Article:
Heating efficiently with destratification
18 August 2016
Combining destratification with warm air heating can result in significant energy savings for buildings with high roofs, says Stuart Parris, general sales manager of Powrmatic. Here, he discusses the design considerations
The Carbon Trust has estimated that destratification in high buildings such as factories and warehouses that use warm air heating can reduce heating energy consumption by 20%. This is because the laws of physics dictate that warm air will rise to the highest point – the ceiling or roof space – and in doing so will push cooler air downwards into the occupied space.
This can lead to a temperature difference between the occupied zone and the roof space of as much as 5°C (typical pitched roof building with an average height of between 5m and 7m). Clearly, such a temperature differential is indicative that a significant amount of the energy consumed by the heating plant is being wasted.
This situation also accelerates the rate of loss through the building fabric, particularly the roof, because there is a high temperature difference between the air in the roof space and the outside air.
For example, if the set point temperature for the occupied space is 19°C and there is a 5°C temperature differential between it and the roof space, the air at roof level will have a temperature of around 24°C. On a cold winter’s day, with an outdoor temperature of -1°C, there will therefore be a temperature difference of 25°C.
In contrast, if the warm air is distributed evenly throughout the space at 19°C, the temperature differential between indoor and outside air is only 20°C. Thus the temperature gradient is shallower and the rate of heat loss is slower, compared to a building with no destratification.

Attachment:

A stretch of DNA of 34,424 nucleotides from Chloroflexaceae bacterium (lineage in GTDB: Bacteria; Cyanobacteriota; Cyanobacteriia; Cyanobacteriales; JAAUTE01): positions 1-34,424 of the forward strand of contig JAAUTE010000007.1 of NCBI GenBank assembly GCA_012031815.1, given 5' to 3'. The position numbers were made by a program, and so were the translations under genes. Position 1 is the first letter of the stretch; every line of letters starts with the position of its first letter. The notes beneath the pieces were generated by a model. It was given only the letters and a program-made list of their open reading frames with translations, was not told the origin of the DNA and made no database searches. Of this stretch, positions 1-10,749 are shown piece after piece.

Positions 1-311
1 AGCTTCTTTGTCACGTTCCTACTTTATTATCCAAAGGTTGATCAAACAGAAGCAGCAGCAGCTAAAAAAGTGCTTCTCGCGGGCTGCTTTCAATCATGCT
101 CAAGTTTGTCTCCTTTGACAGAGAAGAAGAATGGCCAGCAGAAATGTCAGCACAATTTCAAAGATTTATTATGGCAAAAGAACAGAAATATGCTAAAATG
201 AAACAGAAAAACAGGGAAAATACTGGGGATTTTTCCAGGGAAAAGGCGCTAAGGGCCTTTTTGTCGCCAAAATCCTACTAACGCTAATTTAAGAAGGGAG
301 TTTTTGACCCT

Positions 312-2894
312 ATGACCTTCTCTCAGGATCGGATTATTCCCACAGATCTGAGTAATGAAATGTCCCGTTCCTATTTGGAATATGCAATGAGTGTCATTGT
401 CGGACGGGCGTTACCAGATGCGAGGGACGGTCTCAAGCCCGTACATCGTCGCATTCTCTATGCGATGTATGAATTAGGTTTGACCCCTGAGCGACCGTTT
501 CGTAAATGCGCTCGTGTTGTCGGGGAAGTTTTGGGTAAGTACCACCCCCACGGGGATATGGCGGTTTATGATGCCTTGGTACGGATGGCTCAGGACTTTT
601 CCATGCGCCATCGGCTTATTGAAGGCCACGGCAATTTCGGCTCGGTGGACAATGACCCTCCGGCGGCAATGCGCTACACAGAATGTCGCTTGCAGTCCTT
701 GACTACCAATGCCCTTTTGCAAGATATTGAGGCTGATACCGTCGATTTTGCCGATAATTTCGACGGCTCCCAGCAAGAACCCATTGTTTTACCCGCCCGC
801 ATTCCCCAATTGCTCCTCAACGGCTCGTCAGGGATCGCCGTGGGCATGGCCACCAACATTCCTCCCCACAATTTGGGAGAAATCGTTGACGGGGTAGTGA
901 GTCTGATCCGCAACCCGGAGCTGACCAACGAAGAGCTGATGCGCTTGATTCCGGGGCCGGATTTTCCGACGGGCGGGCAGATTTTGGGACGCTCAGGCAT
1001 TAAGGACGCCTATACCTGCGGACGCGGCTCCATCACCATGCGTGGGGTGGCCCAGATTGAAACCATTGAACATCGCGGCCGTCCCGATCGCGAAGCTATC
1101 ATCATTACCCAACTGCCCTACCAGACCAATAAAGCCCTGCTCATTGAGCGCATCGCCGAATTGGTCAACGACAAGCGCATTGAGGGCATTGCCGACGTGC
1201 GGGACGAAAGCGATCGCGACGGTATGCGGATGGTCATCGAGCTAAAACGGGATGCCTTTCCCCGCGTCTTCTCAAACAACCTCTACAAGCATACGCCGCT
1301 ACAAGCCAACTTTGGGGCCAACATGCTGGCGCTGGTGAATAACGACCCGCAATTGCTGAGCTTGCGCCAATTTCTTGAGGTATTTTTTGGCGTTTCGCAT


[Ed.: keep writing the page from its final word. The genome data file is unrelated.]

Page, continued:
Temperature gradients also have an impact on the natural rate of ventilation through leakage points in the building fabric – again most pronounced in older, ‘leaky’ buildings. Some of the rising warm air will leave the building through these leakage points, creating a small negative pressure that draws cold air in through lower leakage points.
The obvious solution is to return the warm air back to the occupied space using destratification fans. A well-designed destratification system will ensure there is only a very small temperature gradient between the occupied zone and roof space. In many cases this will make it possible to maintain the required temperature with fewer warm air heaters, reducing capital and running costs.
In an industrial building where manufacturing or processing machinery generates heat, this heat will also be evenly distributed by the destratification fans, further reducing the load on the heating plant. Destratification fans can also be used without the heating to provide cooling flows of air in warm weather.
There are essentially two types of commonly used destratification fan. Low velocity blade or propeller fans work by churning the air and these are most appropriate for ceiling heights between 5m and 10m. For spaces 10 to 20m high, a high velocity axial fan will be required to send a significant amount of air at high speed towards the floor.
Fan controls should be configured to suit the requirements of space. Typical options include only operating fans when the heating is on, controlling the fans independently of the heating, linking fan operation to air temperature at ceiling height and controlling the speed of the fan to prevent draughts. There may also be a summer option for cooling.
In all cases, whether retrofit or new build, destratification systems should always be designed by experienced professionals, taking account of the key design criteria that have been discussed here.